The Oklahoma Department of Wildlife Conservation recently worked with Ducks Unlimited and NatureWorks, Inc. to enhance 700 acres of bottomland hardwood forest in eastcentral Oklahoma. The work took place on the Deep Fork Unit of Eufaula Wildlife Management Area (WMA) located about five miles east of Henryetta.
            The project will allow biologists to independently flood each of the area's four green-tree reservoir units. By controlling the timing, duration, and depth of flooding in each management unit, biologists will attempt to mimic the natural wet/dry cycle of a bottomland hardwood forest.
            “This project will ensure that this piece of bottomland habitat will remain healthy and viable and provide key waterfowl habitat and fantastic duck hunting opportunities for generations to come,” said Alan Peoples, chief of wildlife for the Oklahoma Department of Wildlife Conservation.
            Finished in spring 2005, the first phase of the Deep Fork Project included installation of pipelines. The second phase, completed last fall, involved installing of 2,900 additional feet of pipeline, several water-control structures, and an 8,000-gallons-per-minute pump station.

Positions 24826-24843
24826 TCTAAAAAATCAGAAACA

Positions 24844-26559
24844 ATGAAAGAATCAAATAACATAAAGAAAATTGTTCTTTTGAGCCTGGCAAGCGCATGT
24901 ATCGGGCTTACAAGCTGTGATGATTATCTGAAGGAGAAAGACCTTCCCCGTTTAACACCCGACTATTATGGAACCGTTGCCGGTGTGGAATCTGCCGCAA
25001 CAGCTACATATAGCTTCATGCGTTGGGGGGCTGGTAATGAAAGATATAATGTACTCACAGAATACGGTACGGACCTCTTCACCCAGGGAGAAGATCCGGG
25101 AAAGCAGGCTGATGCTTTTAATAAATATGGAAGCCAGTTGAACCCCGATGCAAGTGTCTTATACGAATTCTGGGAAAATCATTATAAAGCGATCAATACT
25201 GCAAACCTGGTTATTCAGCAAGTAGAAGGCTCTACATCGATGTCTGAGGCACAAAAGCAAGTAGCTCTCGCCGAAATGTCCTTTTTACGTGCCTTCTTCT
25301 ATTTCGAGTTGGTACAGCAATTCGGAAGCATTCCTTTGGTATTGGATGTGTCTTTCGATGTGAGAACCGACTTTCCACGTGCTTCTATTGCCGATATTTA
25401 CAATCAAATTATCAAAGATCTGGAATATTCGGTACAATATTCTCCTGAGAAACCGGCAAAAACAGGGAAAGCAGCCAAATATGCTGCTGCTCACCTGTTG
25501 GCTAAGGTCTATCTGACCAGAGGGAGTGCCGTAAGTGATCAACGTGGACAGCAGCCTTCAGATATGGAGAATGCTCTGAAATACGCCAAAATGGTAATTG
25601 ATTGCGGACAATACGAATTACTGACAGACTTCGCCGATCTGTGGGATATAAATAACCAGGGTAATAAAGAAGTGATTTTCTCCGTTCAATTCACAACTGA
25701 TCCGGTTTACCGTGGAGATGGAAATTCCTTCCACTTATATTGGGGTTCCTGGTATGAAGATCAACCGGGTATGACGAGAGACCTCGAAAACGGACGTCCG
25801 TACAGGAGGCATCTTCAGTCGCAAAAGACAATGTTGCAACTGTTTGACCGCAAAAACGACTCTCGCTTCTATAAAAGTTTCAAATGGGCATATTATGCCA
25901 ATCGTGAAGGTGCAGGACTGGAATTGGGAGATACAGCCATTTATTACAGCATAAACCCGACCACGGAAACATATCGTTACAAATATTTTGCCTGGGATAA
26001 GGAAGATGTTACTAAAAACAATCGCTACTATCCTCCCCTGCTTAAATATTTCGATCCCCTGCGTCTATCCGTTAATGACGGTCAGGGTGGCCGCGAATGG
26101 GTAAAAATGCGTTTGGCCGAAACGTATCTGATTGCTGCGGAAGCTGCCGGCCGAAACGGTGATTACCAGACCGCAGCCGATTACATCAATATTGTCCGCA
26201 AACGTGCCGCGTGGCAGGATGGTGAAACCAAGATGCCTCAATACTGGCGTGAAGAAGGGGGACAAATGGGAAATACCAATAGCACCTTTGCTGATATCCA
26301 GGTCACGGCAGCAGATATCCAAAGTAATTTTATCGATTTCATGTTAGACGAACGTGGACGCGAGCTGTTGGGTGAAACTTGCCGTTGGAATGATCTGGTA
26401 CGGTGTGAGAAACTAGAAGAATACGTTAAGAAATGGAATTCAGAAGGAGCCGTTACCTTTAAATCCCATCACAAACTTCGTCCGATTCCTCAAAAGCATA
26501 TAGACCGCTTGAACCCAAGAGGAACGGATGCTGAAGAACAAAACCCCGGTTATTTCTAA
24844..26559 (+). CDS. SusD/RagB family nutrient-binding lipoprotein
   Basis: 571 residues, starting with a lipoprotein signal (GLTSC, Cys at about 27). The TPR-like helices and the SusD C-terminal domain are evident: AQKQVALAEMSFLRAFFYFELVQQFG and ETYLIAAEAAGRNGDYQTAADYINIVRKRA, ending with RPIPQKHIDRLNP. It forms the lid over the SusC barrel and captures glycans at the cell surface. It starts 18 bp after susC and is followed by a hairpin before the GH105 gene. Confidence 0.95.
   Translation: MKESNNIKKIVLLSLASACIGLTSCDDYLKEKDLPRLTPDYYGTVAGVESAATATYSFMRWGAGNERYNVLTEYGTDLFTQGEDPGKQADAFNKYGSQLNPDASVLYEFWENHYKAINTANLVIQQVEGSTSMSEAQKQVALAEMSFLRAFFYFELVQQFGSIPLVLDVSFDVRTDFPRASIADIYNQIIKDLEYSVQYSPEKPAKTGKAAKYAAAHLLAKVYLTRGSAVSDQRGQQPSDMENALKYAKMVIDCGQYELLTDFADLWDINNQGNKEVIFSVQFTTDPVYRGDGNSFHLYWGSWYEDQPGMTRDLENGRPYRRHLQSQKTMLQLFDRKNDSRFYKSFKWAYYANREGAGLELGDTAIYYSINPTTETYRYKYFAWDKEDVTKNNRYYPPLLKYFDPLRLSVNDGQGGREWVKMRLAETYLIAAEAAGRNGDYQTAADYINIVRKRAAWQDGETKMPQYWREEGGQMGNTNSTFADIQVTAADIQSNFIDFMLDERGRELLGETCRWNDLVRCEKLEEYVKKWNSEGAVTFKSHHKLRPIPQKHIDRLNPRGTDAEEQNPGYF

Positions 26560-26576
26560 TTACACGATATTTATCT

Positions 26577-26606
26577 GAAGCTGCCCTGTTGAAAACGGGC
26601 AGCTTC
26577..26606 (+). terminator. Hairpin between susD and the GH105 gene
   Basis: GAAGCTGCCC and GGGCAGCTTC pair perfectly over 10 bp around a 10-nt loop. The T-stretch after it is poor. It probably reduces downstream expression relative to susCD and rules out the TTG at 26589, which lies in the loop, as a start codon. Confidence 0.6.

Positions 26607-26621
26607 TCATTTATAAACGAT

On November 12, officials from the Oklahoma Department of Wildlife Conservation, Ducks Unlimited and NatureWorks gathered at the WMA to dedicate the area to Harold and Frances Langford Stuart.
            Longtime members of NatureWorks, the Stuarts had a real passion for ducks and their wetland habitats. Contributions from the couple totaling $205,000 have assisted in the restoration and enhancement of nearly 5,000 wetland acres in Oklahoma. In 2003 the Stuarts donated $150,000 through Ducks Unlimited to be used at the Deep Fork Unit of the Eufaula Wildlife Management Area.
            In 1995, the Stuarts donated $20,000 dollars to be used at the Deep Fork Wildlife Management Area, in Creek and Okfuskee counties. The donation, which was facilitated through NatureWorks, Inc. was used to create a 90-acre waterfowl refuge.